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Christian campaign targets loneliness and isolation

This week, a campaign to raise awareness of the reality of loneliness and social isolation among people of all ages and backgrounds has been launched by Linking Lives UK.

The ‘Loneliness Lock-In’ is being launched on 7 October and provides an opportunity for those taking part to gain an understanding of the day to day life of those for whom loneliness is an ongoing reality. The challenge will be to spend up to 24 hours in isolation, having no contact with the outside world.

Jeremy Sharpe, National Director of Linking Lives UK, which is running the challenge, explains “as a national Christian charity, we believe that it is important for us to both make people aware of the issues surrounding those people struggling with loneliness, with a particular focus on individual Christians and churches.

“The challenge encourages people to make time and space to spend time alone, with no access to other people, telephones, gadgets or wifi! As part of the process, we expect that participants will acknowledge the experiences of those who live on their own and find it a daily challenge.”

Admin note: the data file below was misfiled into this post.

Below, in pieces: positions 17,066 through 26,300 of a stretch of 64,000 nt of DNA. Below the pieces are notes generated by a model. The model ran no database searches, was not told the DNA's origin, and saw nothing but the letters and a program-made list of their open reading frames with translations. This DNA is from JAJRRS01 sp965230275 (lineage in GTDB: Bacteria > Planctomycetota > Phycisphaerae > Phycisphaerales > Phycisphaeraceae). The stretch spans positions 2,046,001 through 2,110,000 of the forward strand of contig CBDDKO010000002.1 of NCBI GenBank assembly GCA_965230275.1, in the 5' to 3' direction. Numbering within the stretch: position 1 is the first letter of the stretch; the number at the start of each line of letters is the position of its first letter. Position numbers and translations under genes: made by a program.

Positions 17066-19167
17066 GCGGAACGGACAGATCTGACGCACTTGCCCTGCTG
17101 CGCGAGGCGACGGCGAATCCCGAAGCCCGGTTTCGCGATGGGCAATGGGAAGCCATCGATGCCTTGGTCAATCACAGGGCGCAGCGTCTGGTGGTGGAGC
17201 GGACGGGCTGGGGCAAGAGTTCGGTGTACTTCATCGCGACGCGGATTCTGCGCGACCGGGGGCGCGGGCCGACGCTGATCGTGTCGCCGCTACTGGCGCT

The Loneliness Lock-In will also enable those taking part to raise funds towards the work of Linking Lives UK. The charity works with churches and Christian organisations to help set up befriending projects across the UK, and there are currently 30 such projects ranging from Aberdeen to Guernsey.

Linking Lives UK believes that the church has a key role to play in addressing loneliness, against the evidence that:
• More than 9 million people of all ages say they ‘always’ or ‘often’ feel lonely
• With over 50% of those aged 75 living alone, older people are at greater risk of isolation.
• 3.9M older people consider television as their main form of company

How to get involved

Participants can register to take part by visiting www.linkinglives.uk/loneliness-lock-in

Following registration, a Resource Pack, Guidelines and instructions will be made available.

Jeremy says: “We are encouraging people to try out new activities which they may not have taken part in such as artwork or jigsaw puzzles, or they could read a book of the Bible, pray write some letters.

“Whilst being a challenge, we hope that it can also be an uplifting and inspiring activity. To take part in the challenge, participants need to be aged 18 or over and will not be able to engage with it if there are any conditions which could affect their health and wellbeing.”

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